U.S. DEPARTMENT OF LABOR
OCCUPATIONAL SAFETY & HEALTH ADMINISTRATION
Salt Lake Technical Center
8660 South Sandy Parkway
Sandy, UT 84070-6424
FAX 801- 487-1190
November 9, 1998
Report of examination of samples received from XXXXXX1 pursuant to an investigation. A crate containing 10 samples was received on 27 July 1998 and opened on the same day. It has been held in my custody since then. Of the 10 samples sent to the Salt Lake Technical Center, two were examined. These were identified as XXXXXX #1 and XXXXX #8. XXXXX # 1 is a section of pipe with a nipple attached. This nipple was thinned at the end. XXXXX #8 was a valve into which the nipple attached before the failure.
The remainder of the samples were used as exemplars of typical assemblies.
Sections were cut with a band saw from the pipe and from the valve to allow analysis of the pieces. Photo 1 shows the two pieces as they relate one to another based upon the cut sections. XXXXX #1 is represented in the photo as "pipe side" while the valve is represented by "valve side".
The pipe nipple was thinned through its entire thickness as it entered the valve body. The corrosion was grossly uniform around the circumference of the pipe. This is typical of galvanic corrosion. The material had essentially no strength at the time of failure. Measurements show that the large pipe has dimensions consistent with 1" schedule 80 steel pipe while the smaller nipple pipe had dimensions consistent with 3/4" schedule 80 steel pipe. The two sections were welded together to effect a reduction to 3/4" which was threaded to fit into the valve body.
The valve side piece was examined in the Scanning Electron Microscope (SEM) by X-ray Energy Dispersive Analysis (EDX) to determine the nominal composition of the metals. The valve was found to have silicon at about 1.5% which is consistent with cast iron. No other significant alloying elements were detected. The pipe analysis was limited to the 3/4" pipe. This was found to have no significant alloying elements. Based upon this measurement, it is determined that the pipe is steel and the valve body is cast iron.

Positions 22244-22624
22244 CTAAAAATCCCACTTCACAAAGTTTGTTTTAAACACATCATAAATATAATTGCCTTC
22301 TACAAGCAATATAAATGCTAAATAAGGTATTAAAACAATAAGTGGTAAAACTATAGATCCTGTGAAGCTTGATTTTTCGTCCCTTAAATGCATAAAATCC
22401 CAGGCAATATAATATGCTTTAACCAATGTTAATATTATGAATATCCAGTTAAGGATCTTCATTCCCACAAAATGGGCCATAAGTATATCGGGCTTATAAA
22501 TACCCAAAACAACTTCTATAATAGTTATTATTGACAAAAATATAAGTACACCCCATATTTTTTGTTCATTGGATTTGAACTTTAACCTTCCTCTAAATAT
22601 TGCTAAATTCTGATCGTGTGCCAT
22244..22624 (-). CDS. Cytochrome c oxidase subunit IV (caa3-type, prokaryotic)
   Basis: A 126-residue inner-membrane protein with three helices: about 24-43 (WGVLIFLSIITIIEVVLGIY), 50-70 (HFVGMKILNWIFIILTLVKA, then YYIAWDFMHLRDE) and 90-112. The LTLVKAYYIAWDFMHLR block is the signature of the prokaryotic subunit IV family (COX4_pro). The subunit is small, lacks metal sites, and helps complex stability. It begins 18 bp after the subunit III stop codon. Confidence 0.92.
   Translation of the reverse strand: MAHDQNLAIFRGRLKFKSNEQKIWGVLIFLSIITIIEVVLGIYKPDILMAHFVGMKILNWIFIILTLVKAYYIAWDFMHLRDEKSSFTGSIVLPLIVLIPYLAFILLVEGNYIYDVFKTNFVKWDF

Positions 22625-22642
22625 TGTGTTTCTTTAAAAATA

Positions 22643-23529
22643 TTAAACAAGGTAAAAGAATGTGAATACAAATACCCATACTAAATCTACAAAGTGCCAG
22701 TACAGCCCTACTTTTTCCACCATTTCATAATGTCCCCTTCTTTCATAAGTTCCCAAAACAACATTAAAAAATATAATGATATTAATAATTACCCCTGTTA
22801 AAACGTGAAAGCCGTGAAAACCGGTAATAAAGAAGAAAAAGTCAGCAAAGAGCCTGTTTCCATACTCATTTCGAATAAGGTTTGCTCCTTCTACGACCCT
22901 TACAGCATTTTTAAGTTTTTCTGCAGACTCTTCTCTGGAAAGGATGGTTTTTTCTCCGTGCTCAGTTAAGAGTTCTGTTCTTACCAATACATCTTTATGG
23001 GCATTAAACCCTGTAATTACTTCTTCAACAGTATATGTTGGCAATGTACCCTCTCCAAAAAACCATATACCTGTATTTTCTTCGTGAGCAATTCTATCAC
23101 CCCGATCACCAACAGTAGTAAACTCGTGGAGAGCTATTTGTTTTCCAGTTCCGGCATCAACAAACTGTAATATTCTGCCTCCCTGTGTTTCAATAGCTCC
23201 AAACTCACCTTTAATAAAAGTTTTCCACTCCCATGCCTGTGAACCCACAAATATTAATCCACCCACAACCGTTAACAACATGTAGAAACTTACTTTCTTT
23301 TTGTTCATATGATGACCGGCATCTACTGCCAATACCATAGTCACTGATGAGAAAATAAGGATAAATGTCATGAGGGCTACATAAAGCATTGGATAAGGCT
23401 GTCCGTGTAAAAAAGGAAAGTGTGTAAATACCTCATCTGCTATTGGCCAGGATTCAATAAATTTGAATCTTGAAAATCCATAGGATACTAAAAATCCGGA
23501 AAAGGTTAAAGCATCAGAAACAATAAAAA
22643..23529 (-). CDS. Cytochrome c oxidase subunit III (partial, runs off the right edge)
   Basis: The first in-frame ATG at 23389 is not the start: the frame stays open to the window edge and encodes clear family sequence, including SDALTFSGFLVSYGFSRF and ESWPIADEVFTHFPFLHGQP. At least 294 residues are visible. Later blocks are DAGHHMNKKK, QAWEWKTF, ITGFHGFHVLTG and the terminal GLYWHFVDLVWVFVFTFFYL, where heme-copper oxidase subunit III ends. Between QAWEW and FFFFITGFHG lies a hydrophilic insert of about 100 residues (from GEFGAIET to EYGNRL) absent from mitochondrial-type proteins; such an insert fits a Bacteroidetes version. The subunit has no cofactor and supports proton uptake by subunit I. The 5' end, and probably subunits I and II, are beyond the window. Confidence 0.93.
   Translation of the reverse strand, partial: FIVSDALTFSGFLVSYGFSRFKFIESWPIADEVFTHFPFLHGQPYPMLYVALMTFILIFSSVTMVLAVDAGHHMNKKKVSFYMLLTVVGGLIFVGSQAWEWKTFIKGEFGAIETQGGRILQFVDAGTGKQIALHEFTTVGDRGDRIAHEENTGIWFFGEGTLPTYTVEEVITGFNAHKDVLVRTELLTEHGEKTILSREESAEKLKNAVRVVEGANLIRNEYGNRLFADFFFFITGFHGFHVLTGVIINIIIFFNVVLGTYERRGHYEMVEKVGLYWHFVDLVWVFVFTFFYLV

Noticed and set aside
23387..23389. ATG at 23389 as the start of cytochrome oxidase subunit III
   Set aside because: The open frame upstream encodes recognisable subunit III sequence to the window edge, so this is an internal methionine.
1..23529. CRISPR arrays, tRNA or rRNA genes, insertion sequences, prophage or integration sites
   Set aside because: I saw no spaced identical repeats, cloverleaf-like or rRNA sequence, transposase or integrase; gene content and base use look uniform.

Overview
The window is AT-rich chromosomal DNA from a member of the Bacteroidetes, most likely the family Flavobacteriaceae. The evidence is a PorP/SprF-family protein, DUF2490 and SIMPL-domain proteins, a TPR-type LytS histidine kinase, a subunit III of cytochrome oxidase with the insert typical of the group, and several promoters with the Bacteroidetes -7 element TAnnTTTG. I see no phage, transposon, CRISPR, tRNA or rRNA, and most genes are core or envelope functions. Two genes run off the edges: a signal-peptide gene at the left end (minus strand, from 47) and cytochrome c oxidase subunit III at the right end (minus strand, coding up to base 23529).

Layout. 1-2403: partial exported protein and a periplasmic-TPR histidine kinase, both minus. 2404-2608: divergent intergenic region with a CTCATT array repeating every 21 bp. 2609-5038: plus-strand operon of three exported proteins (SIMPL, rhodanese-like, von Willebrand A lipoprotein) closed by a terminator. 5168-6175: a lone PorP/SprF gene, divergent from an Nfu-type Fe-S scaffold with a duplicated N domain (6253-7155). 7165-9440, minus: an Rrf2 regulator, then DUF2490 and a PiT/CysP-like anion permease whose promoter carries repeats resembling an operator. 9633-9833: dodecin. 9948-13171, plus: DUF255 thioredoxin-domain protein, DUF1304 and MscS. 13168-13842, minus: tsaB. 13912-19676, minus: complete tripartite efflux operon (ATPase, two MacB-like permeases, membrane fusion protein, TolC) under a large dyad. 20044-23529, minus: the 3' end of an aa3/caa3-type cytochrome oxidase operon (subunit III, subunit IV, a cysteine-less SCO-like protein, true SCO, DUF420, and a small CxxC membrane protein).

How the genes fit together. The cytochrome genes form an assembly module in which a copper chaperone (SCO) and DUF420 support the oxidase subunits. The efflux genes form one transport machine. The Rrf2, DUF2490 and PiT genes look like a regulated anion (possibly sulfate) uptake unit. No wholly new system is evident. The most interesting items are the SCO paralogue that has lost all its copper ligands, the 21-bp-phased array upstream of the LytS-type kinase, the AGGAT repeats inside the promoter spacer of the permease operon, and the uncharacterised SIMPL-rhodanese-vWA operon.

Steel and cast iron differ in relative potential on the galvanic series as measured in seawater. It can therefore be expected that an electric couple will be established where these metals are in contact (such as where the pipe threads into the valve body.) If an appropriate electrolyte is present, galvanic corrosion can occur. To test if the particular metals of the valve and the pipe indeed had a galvanic potential, small pieces of the respective materials were placed in a saturated solution of table salt. The potential was measured with a digital multi-meter after allowing the apparatus to equilibrate for 2 hours. The result was consistent with the expectation that the steel was a less noble anodic metal than the cast iron. This should result in a depletion of material at the anode (pipe) relative to the cast iron (valve). This is what was observed.
The joint failed as a result of stress applied to a pipe thinned by galvanic corrosion which occurred due to dissimilar metals placed in contact in an environment which promoted the galvanic corrosion.
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